Over the middle weekends in April, over 1,000 NJ high school singers will gather to audition for a spot in the 90th New Jersey All-State Mixed and Treble Choruses. Most will not be accepted. That same cold fact has been true for the past 90 years. What does that tell us about those teenagers, their teachers and parents?
They hold a lottery addict’s grasp of statistics: “You gotta’ be in it to win it.” The only guarantee is that you absolutely won’t get a spot if you don’t audition, so auditioning is the only game in town.
They possess a requisite faith in their own talent. Whether it’s due to a teacher’s or parent’s encouragement, self-initiated comparison against their peers, or simply self-actualization, these teens have convinced themselves that, Darn it, I’m good enough!
If you’ve never auditioned as a soloist and stood in front the three impartial judges who:
- Don’t know you,
- Won’t remember you after you walk out,
- Are charged with judging you based on literally nothing more than what you produce in the next three minutes,
- Will reduce your hours or years of preparation into a set of three to ten numbers,
well, think about the last time you woke up in a cold sweat from some nightmare. Except these kids are awake and they’ve volunteered to experience this. If that doesn’t exemplify faith in yourself, I’m not prepared with a better example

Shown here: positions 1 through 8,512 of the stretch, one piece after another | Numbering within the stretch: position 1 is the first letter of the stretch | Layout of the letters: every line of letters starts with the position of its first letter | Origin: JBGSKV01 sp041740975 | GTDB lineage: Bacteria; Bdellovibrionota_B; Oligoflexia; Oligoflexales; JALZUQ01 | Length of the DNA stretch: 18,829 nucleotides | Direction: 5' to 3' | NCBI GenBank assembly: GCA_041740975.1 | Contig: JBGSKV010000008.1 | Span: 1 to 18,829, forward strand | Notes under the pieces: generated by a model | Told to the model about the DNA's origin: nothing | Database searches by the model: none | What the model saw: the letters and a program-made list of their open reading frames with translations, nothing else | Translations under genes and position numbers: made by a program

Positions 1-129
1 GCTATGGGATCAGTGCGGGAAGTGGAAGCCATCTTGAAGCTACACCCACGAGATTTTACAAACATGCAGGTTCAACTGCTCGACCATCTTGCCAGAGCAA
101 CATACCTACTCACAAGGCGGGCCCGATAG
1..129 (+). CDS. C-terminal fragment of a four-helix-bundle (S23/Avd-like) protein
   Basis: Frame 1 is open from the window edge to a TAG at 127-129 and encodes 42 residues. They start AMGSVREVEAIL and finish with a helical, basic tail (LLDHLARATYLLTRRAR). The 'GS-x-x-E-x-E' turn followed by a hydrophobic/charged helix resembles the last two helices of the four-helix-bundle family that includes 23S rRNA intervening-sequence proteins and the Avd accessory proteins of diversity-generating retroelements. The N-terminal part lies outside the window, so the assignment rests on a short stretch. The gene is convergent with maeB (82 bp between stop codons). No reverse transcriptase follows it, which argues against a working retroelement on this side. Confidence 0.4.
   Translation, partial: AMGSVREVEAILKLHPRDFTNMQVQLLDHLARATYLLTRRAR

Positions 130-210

Courage. The numbers are stacked against you, the judging is impartial, the product is ephemeral and unique to the moment. And you’re 15.
The students don’t know it, but if they can get through this, win or lose, and they’ve got a model of behavior to get through every interview, every getting-called-into-the-boss’s-office, every committee or conference presentation, every you’re-on-the-spot moment that will come in their life. What a great life-skill to acquire so early in one’s life!
There’s pride in trying, especially for those who aren’t selected. Different from team sports, being not-selected, losing, in this game is a solo event.
Amazingly, the overwhelming number of kids absorb this lesson, get back up, and return to the game. These teenagers get to learn in real-time and with real consequence that:
- The event is always less important than the process.
- The real reward for good hard work is the intrinsic growth it provides.
- Doing, regardless of result, is always better than avoiding.
Parents and Teachers: For anyone holding either of those titles: Thank you.
Thank you for producing young people who are willing to take this risk. Who are engaged in the arts at a competitive level. Who have the moxie to endure the pain required in this type of growth.
More so, thank you for willingly, knowingly engaging your kids and students in a process which is guaranteed to produce more tears than cheers, and which always produces better, tougher, stronger people and enlightened, empathetic citizens. Thank you for making them gracious winners when the line is drawn below their name, and ever-better competitors when not.
The Arts make all of us better. That our schools have arts programs is not a given, but a choice for every community and it is to our credit that most willingly bear that cost and appreciate the benefits. Please do what you can to support the Arts in your community.
If you know a student who is auditioning, take a moment to offer your encouragement!